Sudden cardiac arrest is a leading cause of death in Arizona (7,600/year). Because Arizona’s EMS agencies (including more and more 911 centers) have implemented key interventions, the survival rate from Sudden Cardiac Arrest in Arizona has increased by 300% since 2004. Arizona’s pre-hospital and EMS system has become a model that has been adopted across the country- and now is shaping international models for cardiac arrest. This success isn’t an accident – it is because our EMS System stakeholders made it happen.
How did we get there? Basically, it’s our unique Save Hearts in Arizona Registry and Education (SHARE) program- which is a public-private partnership bringing together the agencies in the Chain of Survival for Sudden Cardiac Arrest including the public, 9-1-1 dispatch centers, trained EMS providers and community hospitals. Some of the system interventions that have enabled us to triple survival rates when compared to the rest of the country include:
- Public training events to recognize cardiac arrest and how to perform bystander CPR;
- Implement new 9-1-1 dispatcher pre-arrival instructions to recognize cardiac arrest and start CPR more quickly;
- Data collection and analysis that guides quality improvement efforts;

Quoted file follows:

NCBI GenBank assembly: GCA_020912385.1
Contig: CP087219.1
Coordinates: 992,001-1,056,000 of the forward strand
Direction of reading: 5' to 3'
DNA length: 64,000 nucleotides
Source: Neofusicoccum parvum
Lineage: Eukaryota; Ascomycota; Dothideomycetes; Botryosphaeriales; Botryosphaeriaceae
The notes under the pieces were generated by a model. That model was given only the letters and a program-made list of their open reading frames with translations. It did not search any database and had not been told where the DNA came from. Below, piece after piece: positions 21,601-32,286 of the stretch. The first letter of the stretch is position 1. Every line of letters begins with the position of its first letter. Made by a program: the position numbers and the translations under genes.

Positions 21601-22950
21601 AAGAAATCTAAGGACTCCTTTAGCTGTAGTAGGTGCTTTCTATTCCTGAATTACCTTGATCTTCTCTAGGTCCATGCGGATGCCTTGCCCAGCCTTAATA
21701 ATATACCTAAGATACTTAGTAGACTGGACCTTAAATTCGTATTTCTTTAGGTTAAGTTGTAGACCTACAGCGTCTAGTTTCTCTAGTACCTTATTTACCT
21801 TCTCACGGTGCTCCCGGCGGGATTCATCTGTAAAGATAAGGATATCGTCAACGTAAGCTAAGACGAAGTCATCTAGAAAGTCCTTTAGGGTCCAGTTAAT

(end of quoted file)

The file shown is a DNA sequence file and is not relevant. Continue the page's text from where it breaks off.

- Extensive and on-going performance evaluation and competency training of EMS folks;
- On-going evaluation of resuscitation attempts along with participation in quality improvement initiatives;
- Seamless integration of care between first responders and EMS transporting entities;
- Involvement in numerous local, national, and international EMS care initiatives and training conferences; and
- Buying pre-hospital ECG and transmission equipment to facilitate early treatment within hospitals.
Not only that- we’ve been measuring and publishing our results all along the way. By publishing- we’re able to show the world what we’ve accomplished so that the pre-hospital systems all around the world can do what we’ve done. Here’s a list of 16 peer-reviewed publications that highlight the significant improvements in cardiac arrest survival in Arizona.